In the field of emotion development, there is a shortage in different approaches to evaluate emotion processes, particularly in adolescents. The current study developed an Implicit Association Test (IAT) for adolescent emotion expression. Participants were 120 adolescents (Mage = 14.69 years, SD = 11.11 months; 75.8% White; 50% girls) and their parent (96.7% mothers). Convergent, divergent, and predictive validity were examined. Initial validation of the IAT was demonstrated through negative associations with youth’s reluctance to express emotions. Parental report of their child’s attitudes toward expressing emotions provided additional evidence of convergent validity. Parent–child concordance was found on explicit attitudes toward emotional expressivity. Significant relations between emotion expression attitudes and adolescents’ report of their own social experiences established predictive validity. Examining implicit attitudes may provide a way to assess youth attitudes toward emotional expressivity that reduces self-report bias.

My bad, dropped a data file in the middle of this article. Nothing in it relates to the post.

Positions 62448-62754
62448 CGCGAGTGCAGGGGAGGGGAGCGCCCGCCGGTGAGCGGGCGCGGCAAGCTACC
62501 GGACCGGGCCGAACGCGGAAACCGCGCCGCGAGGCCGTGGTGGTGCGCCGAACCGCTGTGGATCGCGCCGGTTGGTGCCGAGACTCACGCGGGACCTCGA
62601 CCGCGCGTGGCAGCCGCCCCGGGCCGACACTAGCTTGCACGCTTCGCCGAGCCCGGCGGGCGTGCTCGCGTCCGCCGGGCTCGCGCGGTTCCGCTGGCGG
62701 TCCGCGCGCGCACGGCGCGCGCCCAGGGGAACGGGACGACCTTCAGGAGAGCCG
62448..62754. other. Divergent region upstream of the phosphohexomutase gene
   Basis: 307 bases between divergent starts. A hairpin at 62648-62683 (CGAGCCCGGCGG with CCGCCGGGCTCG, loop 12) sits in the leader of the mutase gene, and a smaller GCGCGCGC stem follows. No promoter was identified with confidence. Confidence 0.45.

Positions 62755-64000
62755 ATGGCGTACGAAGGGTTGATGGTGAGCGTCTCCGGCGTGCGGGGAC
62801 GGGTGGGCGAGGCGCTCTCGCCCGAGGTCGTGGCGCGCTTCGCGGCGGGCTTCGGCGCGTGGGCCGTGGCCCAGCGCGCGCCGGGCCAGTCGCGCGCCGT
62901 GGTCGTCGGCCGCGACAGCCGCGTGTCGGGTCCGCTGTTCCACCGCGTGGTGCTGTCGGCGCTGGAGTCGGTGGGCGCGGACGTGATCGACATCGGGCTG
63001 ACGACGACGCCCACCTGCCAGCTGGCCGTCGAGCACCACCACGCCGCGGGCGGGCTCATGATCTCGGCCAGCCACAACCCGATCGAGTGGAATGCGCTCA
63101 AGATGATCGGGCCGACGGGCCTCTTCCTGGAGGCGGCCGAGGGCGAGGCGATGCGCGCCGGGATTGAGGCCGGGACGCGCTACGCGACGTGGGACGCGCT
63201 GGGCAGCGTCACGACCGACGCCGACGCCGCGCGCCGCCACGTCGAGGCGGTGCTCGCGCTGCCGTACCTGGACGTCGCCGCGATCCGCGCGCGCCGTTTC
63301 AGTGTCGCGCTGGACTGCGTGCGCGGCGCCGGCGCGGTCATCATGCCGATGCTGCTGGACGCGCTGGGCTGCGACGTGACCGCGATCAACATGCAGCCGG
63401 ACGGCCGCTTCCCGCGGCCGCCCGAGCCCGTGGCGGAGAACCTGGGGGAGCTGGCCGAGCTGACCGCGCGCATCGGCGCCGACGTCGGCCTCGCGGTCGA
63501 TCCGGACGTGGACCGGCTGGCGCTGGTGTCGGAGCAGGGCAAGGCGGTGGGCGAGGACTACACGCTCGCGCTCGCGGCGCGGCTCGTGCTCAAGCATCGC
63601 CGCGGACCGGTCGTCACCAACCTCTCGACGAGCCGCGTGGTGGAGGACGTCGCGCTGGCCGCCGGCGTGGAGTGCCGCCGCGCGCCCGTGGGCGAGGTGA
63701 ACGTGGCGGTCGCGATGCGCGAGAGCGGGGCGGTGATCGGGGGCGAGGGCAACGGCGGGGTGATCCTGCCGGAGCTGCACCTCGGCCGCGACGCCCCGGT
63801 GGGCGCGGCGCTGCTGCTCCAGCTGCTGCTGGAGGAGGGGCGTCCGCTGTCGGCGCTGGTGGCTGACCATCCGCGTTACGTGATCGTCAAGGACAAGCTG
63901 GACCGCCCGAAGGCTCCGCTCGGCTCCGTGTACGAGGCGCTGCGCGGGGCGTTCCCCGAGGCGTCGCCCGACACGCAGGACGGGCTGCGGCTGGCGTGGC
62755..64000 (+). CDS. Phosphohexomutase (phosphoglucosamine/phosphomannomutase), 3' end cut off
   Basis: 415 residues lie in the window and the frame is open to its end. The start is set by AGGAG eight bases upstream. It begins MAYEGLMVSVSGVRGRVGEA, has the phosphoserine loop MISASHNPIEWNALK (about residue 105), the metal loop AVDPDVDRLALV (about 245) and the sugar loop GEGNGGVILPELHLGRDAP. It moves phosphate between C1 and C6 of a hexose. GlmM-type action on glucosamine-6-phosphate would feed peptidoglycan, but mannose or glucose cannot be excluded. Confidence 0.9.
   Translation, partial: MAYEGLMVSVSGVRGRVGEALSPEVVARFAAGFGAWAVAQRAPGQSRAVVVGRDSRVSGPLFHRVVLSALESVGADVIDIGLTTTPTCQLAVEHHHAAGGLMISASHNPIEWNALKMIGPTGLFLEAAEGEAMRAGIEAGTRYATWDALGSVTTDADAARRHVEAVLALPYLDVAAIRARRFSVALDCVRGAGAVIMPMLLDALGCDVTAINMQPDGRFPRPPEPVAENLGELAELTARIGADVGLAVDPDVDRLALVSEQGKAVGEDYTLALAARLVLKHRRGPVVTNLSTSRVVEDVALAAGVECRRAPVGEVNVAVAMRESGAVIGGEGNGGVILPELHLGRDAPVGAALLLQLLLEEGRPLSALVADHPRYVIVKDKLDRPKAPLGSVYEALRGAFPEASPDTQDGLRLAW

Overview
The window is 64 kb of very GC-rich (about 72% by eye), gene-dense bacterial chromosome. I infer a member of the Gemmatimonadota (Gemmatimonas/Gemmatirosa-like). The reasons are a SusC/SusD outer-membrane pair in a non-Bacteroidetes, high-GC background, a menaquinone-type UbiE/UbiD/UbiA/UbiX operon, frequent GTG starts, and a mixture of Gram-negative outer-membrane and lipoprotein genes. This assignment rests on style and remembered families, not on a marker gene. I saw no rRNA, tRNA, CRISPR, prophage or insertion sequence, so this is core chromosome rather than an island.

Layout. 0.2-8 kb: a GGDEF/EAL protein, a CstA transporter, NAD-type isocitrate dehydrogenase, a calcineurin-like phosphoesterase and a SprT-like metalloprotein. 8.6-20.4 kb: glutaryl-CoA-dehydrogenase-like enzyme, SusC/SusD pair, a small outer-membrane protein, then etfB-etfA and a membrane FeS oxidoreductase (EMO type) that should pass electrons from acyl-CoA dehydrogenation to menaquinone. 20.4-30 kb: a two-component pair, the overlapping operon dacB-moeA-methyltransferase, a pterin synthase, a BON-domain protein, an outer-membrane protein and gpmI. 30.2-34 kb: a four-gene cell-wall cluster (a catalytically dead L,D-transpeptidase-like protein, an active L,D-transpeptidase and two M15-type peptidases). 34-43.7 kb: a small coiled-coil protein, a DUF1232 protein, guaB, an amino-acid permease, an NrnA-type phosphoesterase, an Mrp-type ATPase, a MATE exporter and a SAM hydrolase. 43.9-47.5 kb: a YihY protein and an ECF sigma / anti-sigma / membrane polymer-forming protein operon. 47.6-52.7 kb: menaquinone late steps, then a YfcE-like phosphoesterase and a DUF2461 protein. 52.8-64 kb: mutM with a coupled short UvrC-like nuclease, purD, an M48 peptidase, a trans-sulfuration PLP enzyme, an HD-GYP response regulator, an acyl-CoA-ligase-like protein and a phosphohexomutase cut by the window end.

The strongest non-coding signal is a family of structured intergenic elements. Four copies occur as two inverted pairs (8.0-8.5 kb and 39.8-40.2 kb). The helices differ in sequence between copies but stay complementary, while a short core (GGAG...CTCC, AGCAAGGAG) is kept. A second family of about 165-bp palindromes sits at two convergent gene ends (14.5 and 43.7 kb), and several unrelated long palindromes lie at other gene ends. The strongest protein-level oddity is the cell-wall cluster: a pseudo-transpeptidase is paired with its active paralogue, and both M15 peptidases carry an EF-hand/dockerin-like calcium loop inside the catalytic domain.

Cameron, Margaret E. and Zeman, Janice L.
"Development of an Implicit Association Test for Adolescent Emotional Expression,"
Merrill-Palmer Quarterly: Vol. 65
, Article 4.
Available at: https://digitalcommons.wayne.edu/mpq/vol65/iss3/4